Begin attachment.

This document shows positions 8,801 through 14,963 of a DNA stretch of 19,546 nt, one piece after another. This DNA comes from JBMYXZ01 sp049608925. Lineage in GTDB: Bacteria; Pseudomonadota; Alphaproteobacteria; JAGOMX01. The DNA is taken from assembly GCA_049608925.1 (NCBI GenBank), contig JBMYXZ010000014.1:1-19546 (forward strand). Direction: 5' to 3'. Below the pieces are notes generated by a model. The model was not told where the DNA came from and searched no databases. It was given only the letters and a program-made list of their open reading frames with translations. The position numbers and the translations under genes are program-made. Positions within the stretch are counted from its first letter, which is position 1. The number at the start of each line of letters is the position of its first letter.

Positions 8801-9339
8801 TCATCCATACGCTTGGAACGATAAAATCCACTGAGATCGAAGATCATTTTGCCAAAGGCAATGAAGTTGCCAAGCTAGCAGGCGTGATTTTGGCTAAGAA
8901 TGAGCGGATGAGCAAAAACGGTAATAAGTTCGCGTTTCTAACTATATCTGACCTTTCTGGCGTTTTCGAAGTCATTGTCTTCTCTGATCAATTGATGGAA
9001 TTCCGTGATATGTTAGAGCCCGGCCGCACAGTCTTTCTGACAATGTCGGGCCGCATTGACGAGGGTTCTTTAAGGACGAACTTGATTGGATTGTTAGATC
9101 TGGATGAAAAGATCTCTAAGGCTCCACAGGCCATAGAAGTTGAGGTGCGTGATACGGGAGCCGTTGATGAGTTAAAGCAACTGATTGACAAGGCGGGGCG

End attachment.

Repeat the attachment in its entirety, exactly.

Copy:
This document shows positions 8,801 through 14,963 of a DNA stretch of 19,546 nt, one piece after another. This DNA comes from JBMYXZ01 sp049608925. Lineage in GTDB: Bacteria; Pseudomonadota; Alphaproteobacteria; JAGOMX01. The DNA is taken from assembly GCA_049608925.1 (NCBI GenBank), contig JBMYXZ010000014.1:1-19546 (forward strand). Direction: 5' to 3'. Below the pieces are notes generated by a model. The model was not told where the DNA came from and searched no databases. It was given only the letters and a program-made list of their open reading frames with translations. The position numbers and the translations under genes are program-made. Positions within the stretch are counted from its first letter, which is position 1. The number at the start of each line of letters is the position of its first letter.

Positions 8801-9339
8801 TCATCCATACGCTTGGAACGATAAAATCCACTGAGATCGAAGATCATTTTGCCAAAGGCAATGAAGTTGCCAAGCTAGCAGGCGTGATTTTGGCTAAGAA
8901 TGAGCGGATGAGCAAAAACGGTAATAAGTTCGCGTTTCTAACTATATCTGACCTTTCTGGCGTTTTCGAAGTCATTGTCTTCTCTGATCAATTGATGGAA
9001 TTCCGTGATATGTTAGAGCCCGGCCGCACAGTCTTTCTGACAATGTCGGGCCGCATTGACGAGGGTTCTTTAAGGACGAACTTGATTGGATTGTTAGATC
9101 TGGATGAAAAGATCTCTAAGGCTCCACAGGCCATAGAAGTTGAGGTGCGTGATACGGGAGCCGTTGATGAGTTAAAGCAACTGATTGACAAGGCGGGGCG